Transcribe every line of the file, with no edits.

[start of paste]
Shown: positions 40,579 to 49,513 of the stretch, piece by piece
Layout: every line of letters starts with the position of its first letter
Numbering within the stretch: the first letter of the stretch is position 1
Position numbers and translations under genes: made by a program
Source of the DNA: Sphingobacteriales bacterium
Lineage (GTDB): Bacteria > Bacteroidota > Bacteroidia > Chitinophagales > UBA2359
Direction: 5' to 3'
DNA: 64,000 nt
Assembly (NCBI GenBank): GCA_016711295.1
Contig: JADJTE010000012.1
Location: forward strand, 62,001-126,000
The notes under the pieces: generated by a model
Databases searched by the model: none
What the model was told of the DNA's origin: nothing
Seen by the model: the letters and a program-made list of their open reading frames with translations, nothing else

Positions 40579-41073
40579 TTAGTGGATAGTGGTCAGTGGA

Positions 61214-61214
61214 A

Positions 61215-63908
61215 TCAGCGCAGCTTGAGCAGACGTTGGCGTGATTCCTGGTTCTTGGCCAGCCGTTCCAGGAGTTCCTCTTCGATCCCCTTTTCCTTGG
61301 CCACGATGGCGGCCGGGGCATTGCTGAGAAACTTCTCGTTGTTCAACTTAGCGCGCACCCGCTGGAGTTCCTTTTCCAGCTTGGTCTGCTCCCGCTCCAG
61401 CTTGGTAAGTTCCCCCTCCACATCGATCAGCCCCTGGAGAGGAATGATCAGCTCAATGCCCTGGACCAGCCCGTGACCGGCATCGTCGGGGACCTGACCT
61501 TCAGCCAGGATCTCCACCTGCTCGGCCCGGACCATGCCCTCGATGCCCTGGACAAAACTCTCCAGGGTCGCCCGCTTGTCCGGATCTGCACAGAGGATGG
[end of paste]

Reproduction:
Shown: positions 40,579 to 49,513 of the stretch, piece by piece
Layout: every line of letters starts with the position of its first letter
Numbering within the stretch: the first letter of the stretch is position 1
Position numbers and translations under genes: made by a program
Source of the DNA: Sphingobacteriales bacterium
Lineage (GTDB): Bacteria > Bacteroidota > Bacteroidia > Chitinophagales > UBA2359
Direction: 5' to 3'
DNA: 64,000 nt
Assembly (NCBI GenBank): GCA_016711295.1
Contig: JADJTE010000012.1
Location: forward strand, 62,001-126,000
The notes under the pieces: generated by a model
Databases searched by the model: none
What the model was told of the DNA's origin: nothing
Seen by the model: the letters and a program-made list of their open reading frames with translations, nothing else

Positions 40579-41073
40579 TTAGTGGATAGTGGTCAGTGGA

Positions 61214-61214
61214 A

Positions 61215-63908
61215 TCAGCGCAGCTTGAGCAGACGTTGGCGTGATTCCTGGTTCTTGGCCAGCCGTTCCAGGAGTTCCTCTTCGATCCCCTTTTCCTTGG
61301 CCACGATGGCGGCCGGGGCATTGCTGAGAAACTTCTCGTTGTTCAACTTAGCGCGCACCCGCTGGAGTTCCTTTTCCAGCTTGGTCTGCTCCCGCTCCAG
61401 CTTGGTAAGTTCCCCCTCCACATCGATCAGCCCCTGGAGAGGAATGATCAGCTCAATGCCCTGGACCAGCCCGTGACCGGCATCGTCGGGGACCTGACCT
61501 TCAGCCAGGATCTCCACCTGCTCGGCCCGGACCATGCCCTCGATGCCCTGGACAAAACTCTCCAGGGTCGCCCGCTTGTCCGGATCTGCACAGAGGATGG